I very much enjoyed this lecture by Alexander Wynne, which covers some of the recent scholarship on the origins and historical fate of Buddhism in India, in relation to Brahmanism. He discusses Johannes Bronkhorst’s idea, developed in three recent books, that Buddhism arose in the non-vedic culture of a region of India he calls “Greater Maghada.” Wynne seems to endorse much of Bronkhorst’s argument, but also offers some evidence that Brahmanism was a greater cultural presence in parts of the Buddha’s own sphere of activity than Bronkhorst allows, and disagrees with Bronkhorst on the dating of the important Bṛhadāraṇyaka Upanishad.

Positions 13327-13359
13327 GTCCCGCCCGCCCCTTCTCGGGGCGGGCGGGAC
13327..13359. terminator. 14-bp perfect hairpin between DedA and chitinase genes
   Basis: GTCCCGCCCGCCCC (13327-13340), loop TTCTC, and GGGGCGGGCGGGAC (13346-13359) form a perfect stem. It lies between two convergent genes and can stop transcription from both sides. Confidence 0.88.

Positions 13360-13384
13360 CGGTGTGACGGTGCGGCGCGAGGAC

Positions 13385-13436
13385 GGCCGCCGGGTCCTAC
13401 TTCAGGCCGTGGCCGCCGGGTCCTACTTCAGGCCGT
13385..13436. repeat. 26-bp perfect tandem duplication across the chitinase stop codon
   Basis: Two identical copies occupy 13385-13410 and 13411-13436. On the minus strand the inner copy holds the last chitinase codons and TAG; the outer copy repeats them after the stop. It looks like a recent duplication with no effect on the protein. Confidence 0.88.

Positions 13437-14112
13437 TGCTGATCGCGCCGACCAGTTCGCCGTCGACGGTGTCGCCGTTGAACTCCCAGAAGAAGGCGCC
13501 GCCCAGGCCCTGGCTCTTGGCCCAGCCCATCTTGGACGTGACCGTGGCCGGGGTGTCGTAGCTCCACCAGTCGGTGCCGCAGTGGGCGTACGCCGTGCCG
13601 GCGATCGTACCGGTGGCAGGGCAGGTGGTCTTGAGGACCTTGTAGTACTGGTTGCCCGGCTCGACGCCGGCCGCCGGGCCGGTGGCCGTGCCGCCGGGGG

He also discusses the archaeologist Giovanni Verardi’s recent book Hardships and Downfall of Buddhism in India, a book I haven’t read. I now think I have to read this book! It offers a new hypothesis about the causes of the disappearance of Buddhism from India. Rather than painting a generally peaceful picture of the gradual withering away of Buddhism, and absorption into Hinduism, prior to the Muslim invasions, Verardi apparently proposes that the period of the decline of Buddhism was one of great violence, in which the imposition of Varna culture was carried out with brutal persecution and destruction - effectively a religious war that the Buddhists lost.
Note that there are slides on the web page. It’s good to have them before you while listening, because Wynne refers to the quotes and images they contain a few times.